Opinion: Cap on above-the-line fees for docs may prove inadvertently discriminatory

'See What You Made Me Do'.

With the draft amendments to the legislation that governs the Producer Offset now published, there is one issue that to date hasn’t garnered much attention. That is, the re-introduction of the 20 per cap on above-the-line fees for non-feature length documentary production.

Such a change may be potentially inadvertently discriminatory, especially for women. Minister for Communications, Urban Infrastructure, Cities and the Arts Paul Fletcher should be looking at these impacts closely.

The issue explained

Here’s the problem: documentaries are where many women, culturally and linguistically diverse (CALD) and emerging filmmakers are working above-the-line (ATL), and where they earn their first career ATL credit. 

For instance, Screen Australia analysis of industry-wide data has shown that women are proportionately better represented in key creative roles within the documentary sector than in feature film or TV drama.

It is also worth noting that the industry spent three years lobbying to remove the 20 per cent cap on ATL for documentaries between 2008 to 2011, with overwhelming evidence that our concerns regarding discrimination were being borne out. Finally, the legislation was amended, and the discriminatory issue was removed.
There doesn’t seem to be any compelling reason for its re-introduction, as the additional cost to government for ATL fees on TV or streamer docs, series and one-offs would be insignificant. Yet these projects and the writers, directors and producers involved play a critical role culturally and as pathways for training.

Breaking it down
If you are producing a one-off $350,000 documentary, the new amendment will mean you can only claim Qualifying Australian Production Expenditure (QAPE) on 20 per cent of the budget, i.e. $70,000 above the line.
If you deduct development costs, which are generally at least $20,000, it would mean the ATL fees would be as little as $50,000 shared between the executive producer, producer and director. That works out at around $16,600 each.
A total of just $50,000 in ATL fees is totally unrealistic. If the producer/director/EP work for 20 weeks to make an hour of documentary, this would translate to a fee of $830 per week. That is less than what a co-ordinator would be paid.
Below the line, the camera operator (who is often male), can charge up to $4,000 per week. The average doco shoot is eight weeks, so they would be earning $32,000. Unlike the director or producer, under the Producer Offset, this entire fee would be considered QAPE. 

This severely undervalues the relative role of directors and producers.
Credit consequences for producers and directors
Before the 20 per cent ATL cap was removed in 2011, it also had the consequence of pushing many producers and directors below the line so the production company could claim QAPE on their fees. Producers had to accept line producer or production manager credits when they were producing. Directors had to accept field producer or associate producer credits when in fact they were directing. Once again, this disproportionately affected women, CALD and emerging filmmakers.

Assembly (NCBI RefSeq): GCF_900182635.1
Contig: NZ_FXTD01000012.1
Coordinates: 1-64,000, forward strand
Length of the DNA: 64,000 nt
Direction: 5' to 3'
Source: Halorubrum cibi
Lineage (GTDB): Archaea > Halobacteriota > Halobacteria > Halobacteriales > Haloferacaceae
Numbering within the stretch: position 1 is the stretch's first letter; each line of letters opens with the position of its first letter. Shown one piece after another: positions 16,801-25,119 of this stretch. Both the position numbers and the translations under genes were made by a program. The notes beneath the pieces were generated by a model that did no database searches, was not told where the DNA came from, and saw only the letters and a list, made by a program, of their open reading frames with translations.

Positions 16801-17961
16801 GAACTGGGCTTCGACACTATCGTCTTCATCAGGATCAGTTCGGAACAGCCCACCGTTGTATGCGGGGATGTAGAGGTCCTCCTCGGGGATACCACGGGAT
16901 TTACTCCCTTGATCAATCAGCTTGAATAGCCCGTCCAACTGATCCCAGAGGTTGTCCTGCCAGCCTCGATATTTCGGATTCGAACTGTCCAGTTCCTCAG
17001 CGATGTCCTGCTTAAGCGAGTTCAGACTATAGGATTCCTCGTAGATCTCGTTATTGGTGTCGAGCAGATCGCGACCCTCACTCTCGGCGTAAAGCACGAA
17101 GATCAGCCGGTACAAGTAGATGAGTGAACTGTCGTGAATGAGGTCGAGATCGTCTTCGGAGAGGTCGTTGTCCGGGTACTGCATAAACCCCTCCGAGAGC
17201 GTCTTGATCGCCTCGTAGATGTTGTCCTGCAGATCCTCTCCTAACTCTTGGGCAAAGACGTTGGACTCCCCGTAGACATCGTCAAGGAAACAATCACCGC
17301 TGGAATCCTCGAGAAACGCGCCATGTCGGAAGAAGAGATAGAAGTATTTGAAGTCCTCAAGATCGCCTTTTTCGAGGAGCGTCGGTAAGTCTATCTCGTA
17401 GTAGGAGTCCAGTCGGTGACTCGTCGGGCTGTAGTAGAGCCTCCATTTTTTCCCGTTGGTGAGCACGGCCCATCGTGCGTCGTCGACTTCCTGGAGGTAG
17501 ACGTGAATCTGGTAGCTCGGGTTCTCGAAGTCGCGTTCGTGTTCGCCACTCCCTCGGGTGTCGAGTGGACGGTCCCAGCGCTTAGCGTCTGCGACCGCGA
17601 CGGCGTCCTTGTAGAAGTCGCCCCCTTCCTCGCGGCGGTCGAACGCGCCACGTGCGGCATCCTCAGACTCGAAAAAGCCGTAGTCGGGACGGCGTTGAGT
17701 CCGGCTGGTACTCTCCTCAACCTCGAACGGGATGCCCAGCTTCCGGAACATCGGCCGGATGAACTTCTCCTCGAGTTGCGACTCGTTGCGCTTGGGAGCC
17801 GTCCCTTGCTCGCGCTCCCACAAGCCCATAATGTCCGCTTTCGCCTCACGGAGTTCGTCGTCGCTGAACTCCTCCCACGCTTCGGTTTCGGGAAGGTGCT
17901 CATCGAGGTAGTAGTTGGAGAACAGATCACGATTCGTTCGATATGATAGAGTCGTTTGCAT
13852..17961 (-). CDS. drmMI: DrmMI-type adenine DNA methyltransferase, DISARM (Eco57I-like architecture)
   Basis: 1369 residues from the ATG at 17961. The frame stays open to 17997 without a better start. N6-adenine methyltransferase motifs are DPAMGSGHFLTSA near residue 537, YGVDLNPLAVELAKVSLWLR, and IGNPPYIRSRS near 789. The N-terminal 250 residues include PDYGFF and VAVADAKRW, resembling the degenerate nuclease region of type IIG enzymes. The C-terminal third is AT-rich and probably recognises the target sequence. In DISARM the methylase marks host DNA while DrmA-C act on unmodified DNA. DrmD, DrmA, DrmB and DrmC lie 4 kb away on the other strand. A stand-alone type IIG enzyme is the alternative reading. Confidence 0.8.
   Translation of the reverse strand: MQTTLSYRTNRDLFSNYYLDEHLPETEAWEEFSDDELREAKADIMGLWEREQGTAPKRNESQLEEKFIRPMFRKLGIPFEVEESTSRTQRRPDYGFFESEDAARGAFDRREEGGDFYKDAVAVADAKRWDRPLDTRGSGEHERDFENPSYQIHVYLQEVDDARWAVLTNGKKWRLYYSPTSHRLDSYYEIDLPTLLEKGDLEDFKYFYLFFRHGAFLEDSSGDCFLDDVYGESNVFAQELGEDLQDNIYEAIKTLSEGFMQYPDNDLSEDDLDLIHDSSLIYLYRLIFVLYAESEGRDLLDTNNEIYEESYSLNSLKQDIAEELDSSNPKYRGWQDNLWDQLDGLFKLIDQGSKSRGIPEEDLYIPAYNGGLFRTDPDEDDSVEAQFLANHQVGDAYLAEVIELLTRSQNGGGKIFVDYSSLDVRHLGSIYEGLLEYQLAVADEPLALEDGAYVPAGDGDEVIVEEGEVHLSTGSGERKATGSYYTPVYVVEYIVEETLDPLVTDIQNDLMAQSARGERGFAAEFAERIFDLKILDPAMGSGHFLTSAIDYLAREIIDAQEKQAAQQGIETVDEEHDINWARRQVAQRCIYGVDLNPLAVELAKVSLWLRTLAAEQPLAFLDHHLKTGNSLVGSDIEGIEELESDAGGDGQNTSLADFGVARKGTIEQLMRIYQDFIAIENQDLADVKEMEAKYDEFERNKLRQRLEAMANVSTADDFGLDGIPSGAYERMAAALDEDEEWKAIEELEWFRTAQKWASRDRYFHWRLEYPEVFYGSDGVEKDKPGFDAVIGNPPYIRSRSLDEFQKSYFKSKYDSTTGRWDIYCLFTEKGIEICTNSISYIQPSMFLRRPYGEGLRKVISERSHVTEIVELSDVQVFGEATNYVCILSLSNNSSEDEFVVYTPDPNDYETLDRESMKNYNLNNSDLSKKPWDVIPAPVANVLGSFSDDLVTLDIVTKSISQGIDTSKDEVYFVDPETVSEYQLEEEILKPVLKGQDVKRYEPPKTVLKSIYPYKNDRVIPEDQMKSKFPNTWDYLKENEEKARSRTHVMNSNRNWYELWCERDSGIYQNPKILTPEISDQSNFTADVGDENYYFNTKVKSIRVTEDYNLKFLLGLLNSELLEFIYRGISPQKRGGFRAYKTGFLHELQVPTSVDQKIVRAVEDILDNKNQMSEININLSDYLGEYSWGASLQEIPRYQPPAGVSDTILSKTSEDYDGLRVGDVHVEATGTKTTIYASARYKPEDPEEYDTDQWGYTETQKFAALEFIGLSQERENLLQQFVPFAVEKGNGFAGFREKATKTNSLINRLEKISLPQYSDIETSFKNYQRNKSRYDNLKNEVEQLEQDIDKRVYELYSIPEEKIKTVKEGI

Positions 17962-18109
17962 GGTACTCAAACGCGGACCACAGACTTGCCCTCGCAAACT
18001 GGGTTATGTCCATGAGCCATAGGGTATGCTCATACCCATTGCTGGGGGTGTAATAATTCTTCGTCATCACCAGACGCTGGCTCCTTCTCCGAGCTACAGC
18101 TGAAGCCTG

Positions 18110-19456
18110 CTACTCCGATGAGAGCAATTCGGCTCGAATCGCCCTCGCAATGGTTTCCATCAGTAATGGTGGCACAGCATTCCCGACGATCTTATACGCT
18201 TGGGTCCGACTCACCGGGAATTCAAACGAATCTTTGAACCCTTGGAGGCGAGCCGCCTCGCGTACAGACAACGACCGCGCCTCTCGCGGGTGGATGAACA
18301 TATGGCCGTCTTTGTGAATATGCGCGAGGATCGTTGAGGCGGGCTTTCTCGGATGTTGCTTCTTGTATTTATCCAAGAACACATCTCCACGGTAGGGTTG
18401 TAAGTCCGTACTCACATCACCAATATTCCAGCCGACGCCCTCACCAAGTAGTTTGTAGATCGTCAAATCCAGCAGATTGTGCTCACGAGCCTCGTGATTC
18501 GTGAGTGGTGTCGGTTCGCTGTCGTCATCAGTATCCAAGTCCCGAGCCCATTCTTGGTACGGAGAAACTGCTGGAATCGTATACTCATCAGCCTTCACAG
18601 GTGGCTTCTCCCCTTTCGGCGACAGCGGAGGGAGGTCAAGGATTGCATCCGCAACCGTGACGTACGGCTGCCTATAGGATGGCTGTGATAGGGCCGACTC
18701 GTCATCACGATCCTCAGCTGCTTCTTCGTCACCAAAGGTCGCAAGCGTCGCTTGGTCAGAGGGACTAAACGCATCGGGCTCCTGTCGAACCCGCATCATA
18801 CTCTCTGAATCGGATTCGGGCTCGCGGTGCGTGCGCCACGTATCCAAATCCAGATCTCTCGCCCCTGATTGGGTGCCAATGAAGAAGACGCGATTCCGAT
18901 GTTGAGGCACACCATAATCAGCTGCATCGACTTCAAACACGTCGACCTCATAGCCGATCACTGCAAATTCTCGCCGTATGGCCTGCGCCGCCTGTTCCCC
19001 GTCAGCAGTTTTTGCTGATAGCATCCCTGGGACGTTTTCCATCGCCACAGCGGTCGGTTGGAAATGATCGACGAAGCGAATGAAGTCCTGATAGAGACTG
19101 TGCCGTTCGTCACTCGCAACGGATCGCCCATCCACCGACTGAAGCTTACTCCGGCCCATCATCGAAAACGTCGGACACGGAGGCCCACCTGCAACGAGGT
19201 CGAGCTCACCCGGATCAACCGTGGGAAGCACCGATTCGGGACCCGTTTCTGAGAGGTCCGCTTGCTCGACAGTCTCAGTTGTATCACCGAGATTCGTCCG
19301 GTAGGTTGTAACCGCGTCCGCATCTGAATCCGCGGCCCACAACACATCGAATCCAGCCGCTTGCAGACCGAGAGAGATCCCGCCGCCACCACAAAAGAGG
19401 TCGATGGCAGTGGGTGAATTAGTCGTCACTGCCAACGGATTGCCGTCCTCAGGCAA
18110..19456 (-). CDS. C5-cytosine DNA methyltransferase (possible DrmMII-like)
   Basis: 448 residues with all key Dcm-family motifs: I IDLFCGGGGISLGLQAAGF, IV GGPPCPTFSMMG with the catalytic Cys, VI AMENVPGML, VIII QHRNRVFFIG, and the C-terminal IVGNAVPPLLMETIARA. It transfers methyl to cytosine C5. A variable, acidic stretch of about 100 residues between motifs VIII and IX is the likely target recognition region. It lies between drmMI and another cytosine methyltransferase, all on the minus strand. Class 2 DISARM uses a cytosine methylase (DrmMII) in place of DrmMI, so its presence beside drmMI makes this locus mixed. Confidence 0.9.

Key questions:
Why is TV documentary being targeted for the 20 per cent cap on ATL fees? Is there evidence of a blow-out in cost to the Producer Offset? Or evidence of abuse of the current rules? 
Noting that feature docs have always had and will continue to have a 20 per cent cap on ATL, as do TV drama and scripted features.
What rationale is there behind the decision to re-introduce the 20 per cent cap? Is it connected to the original aim to harmonise the feature and TV PO, a plan which has now been abandoned
a) Do not re-introduce the 20 per cent ATL cap for TV documentary. Documentary is already defined in the current legislation and therefore distinct from other forms and is already enshrined in the legislation.
b) It could be proposed that the 20 per cent ATL Cap is only applied to documentary series with a budget exceeding $1 million per hour, bringing it in to ‘harmony’ with the proposed increased minimum threshold for documentary features and scripted features of $1 million.

  1. This does sound dodgy. Raising production budget threshold to $1M also sounds like a move that will be leterious to documentary making in Australia. The concern I have is that we’re mixing our metaphors where the indies are being used as the yard stick yet much of the sector is a closed shop of foreign entities owning 49% of local production houses and milking the taxpayer for inflated ATLs. and producing franchise series based on what they’ve already made elsewhere. The rorting of ATLs was one of the problems which led to the demise of 10BA. If we’re dealing with local independents who have served us so well over the years then I agree wholeheartedly were should have higher than 20% ATL. However where it’s a question of these trans national carpet baggers, who’ll disappear as soon as the incentives stop, then 20% is more than enough. There is already little or no incentive from screen Australia to stop bludging off the taxpayer and stand on your own two feet. 20% ATL might help flush out some of these flybynights. Sincerely Herbert Khaury

Your email address will not be published. Required fields are marked *